With the hot weather forecast we thought that these tips would be useful. On the whole horses cope better than us in the heat.
BEFORE THE COMPETITION
CLIPPING; Some rather hairy horses may benefit from being clipped, particularly older horses greys or coloureds, who tend to be hairy and some black horses struggle as they absorb more heat. (be careful to protect coloureds with a white sheet for the first week after clipping as they easily burn where they are pink)
SUNCREAM; Apply high factors liberally to pink noses.
SALT or ELECTROLYTES can be added to food during hot weather, the salt will help make them drink more, the balanced electrolytes will replace those lost in sweat.
FEED SOAKED HAY or SPEEDY BEET remember our ponies are used to eating lush grass but currently for most of us they are eating ‘standing hay’ or have no grass at all so it is much more likely for them to get a colon impaction than usual.
AT THE COMPETITION
WATER; take plenty of drinking water for your horse and offer regularly. There maybe water at the venue but horses are more likely to drink water from home. Always use your own buckets for hygiene reasons
WASHING OFF; research by Dr David Marlin shows that we should wash horses off with large amounts of water ALL OVER and NOT scrape it off as they cool fastest by evaporation – ‘a wet horse cools quicker than a dry one’.
SHADE; make the best of if where you can, remember stationary lorries and trailers do get very hot.
COOLING LEGS; again recent research shows that some form of ICE boot or simply ICE cube freezer bags placed over a wet jay cloth are the most efficient way to cool legs (water boots were actually found to heat the leg over time and trap the heat; so better to wash the leg and allow evaporation than to use these if you don’t have ice wraps)
SIGNS OF OVERHEATING
The signs vary, some horses become dull and less responsive but often they look very agitated, initially the handler may think that they are playing up, they may seem wobbly or some may scrape the ground and try to get down. They tend to have high respiratory rates and heart rates and will have a raised rectal temperature (above the normal 38.3) In reality they are often too agitated to examine well so immediate cooling with a lot of water all over is needed first.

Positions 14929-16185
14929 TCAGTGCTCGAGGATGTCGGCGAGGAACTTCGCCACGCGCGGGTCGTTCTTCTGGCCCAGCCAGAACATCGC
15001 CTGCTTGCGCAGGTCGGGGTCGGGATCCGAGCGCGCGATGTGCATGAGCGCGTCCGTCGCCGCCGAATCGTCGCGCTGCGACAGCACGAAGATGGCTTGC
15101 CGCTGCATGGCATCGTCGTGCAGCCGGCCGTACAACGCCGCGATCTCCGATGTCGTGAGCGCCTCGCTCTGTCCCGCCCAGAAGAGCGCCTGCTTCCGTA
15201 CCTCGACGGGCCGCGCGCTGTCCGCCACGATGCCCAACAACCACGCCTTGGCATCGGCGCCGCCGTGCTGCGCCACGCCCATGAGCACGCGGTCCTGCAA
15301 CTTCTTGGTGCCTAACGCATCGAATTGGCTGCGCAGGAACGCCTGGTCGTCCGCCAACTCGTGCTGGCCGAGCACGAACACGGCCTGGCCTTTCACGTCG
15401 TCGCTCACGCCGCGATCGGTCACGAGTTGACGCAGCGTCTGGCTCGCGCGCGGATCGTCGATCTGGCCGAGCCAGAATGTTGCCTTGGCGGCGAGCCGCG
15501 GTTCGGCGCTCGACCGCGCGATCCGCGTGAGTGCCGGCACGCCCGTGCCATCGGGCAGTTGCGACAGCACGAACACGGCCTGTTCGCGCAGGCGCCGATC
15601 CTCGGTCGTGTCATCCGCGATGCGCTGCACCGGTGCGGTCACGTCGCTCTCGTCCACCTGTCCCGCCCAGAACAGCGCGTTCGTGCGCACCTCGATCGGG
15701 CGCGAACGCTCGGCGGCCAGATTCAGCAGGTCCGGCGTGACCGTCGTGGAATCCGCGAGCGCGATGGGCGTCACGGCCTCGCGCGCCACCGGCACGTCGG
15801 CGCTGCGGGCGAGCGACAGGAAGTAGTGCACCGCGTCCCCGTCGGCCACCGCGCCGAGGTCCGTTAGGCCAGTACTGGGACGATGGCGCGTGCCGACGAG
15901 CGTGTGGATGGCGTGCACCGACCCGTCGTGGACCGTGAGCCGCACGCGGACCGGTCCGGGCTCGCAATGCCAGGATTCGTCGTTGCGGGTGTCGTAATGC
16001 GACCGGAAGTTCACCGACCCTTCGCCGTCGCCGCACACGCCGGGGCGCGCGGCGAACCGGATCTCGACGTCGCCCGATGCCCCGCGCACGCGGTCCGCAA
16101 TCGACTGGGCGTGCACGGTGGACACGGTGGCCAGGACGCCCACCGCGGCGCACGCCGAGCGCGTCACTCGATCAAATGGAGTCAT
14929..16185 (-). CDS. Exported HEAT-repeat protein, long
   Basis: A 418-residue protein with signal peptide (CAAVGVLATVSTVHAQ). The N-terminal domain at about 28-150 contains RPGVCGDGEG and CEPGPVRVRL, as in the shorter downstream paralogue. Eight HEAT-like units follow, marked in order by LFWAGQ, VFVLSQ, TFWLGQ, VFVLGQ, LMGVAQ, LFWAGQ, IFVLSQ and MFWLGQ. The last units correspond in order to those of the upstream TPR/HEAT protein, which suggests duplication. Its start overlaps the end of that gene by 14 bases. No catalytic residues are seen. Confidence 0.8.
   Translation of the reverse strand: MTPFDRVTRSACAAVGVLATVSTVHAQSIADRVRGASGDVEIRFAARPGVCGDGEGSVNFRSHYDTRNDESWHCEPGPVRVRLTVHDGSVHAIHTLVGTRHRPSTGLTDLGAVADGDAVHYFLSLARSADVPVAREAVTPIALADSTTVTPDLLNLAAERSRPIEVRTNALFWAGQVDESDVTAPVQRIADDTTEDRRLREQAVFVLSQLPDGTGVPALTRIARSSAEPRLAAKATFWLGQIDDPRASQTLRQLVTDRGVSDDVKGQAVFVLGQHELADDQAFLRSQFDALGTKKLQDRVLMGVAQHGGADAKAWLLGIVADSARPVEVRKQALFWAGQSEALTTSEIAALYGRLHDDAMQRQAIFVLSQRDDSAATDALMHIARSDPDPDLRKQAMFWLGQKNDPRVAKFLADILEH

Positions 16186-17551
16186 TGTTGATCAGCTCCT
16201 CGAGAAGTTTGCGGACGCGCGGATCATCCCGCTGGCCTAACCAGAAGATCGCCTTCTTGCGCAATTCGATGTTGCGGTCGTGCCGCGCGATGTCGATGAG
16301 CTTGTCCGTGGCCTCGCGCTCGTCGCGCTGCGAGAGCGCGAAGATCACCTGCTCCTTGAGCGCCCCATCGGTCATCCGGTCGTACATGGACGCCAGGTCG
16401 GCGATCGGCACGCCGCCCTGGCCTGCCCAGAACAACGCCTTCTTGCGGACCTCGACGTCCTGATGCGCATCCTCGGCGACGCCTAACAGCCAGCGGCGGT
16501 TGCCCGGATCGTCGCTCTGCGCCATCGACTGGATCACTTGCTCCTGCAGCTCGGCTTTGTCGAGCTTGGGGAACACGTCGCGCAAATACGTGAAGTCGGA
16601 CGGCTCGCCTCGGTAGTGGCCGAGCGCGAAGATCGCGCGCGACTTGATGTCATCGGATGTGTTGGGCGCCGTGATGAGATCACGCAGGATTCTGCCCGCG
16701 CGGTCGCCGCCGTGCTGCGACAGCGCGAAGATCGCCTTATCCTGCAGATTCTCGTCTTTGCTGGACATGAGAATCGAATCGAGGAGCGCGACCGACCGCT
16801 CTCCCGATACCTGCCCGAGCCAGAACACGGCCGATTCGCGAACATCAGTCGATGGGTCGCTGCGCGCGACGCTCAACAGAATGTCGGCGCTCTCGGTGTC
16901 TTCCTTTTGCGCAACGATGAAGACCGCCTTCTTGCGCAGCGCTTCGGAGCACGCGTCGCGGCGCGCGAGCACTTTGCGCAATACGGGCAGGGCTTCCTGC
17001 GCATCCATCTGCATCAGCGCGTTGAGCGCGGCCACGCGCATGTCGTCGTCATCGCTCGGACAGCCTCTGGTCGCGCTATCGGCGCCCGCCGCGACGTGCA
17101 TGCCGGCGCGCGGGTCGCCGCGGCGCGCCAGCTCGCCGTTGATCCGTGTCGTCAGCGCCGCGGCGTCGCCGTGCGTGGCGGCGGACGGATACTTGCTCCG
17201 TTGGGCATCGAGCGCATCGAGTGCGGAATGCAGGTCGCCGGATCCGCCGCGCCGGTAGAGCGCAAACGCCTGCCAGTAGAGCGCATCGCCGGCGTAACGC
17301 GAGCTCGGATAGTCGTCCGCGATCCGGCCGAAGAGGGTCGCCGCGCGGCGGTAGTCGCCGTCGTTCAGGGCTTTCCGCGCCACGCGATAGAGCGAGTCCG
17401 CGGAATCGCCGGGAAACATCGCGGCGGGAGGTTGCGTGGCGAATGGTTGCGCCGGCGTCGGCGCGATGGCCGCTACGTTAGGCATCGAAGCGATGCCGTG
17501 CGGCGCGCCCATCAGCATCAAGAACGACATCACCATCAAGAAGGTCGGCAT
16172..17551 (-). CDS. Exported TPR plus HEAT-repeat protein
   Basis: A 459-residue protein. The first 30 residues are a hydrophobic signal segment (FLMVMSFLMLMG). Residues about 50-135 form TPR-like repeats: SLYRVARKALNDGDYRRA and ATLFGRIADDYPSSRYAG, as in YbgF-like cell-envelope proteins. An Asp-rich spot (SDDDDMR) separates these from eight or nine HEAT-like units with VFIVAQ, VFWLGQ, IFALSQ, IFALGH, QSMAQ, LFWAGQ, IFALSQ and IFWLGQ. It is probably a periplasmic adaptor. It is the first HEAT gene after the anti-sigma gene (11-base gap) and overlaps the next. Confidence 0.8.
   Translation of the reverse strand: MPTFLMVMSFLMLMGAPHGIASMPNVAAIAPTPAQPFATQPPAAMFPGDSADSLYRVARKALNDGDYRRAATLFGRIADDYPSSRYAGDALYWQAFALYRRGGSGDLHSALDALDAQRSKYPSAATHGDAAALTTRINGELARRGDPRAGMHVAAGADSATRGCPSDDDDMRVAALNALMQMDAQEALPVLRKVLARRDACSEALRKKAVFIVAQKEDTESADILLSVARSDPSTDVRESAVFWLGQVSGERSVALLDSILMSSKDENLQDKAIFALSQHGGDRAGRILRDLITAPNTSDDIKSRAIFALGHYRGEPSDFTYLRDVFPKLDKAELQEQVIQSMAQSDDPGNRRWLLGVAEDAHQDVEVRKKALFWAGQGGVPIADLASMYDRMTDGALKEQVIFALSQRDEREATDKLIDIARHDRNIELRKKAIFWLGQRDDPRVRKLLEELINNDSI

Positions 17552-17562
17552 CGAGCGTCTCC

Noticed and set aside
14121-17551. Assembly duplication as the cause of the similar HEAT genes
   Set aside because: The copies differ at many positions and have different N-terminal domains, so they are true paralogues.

PREVENTION AND TREATMENT OF OVERHEATING IN HORSES
The following advice is the current best-practice for preventing and treating overheating in horses, with credit to the British Horse Racing Authority (BHA) and the Racecourse Association.
Overheating or Heat Stress is a serious condition that has a huge impact on the horse’s welfare. It is possible to reduce the likelihood of overheating by considering the following:
Horses should have constant access to water.
When hot or humid consider cooling on arrival at an event, again before riding and immediately after riding.
Cooling is best achieved by applying large amounts of cold water over the large muscles of the shoulders and hindquarters. Repeat this process until the water on the horse is still cool to the touch after about 30 seconds in-contact.
Horses should be kept walking as it helps create a slight breeze which aids evaporation.
Saddles and numnahs contribute to overheating after riding and should be removed as soon as possible. Do not apply sheets or rugs
Signs of Heat Stress include anxiety, agitation, wobbling, staggering and trying to go down. If you notice any of these signs KEEP THE HORSE MOVING AND REQUEST VETERINARY ASSITANCE IMMEDIATELY.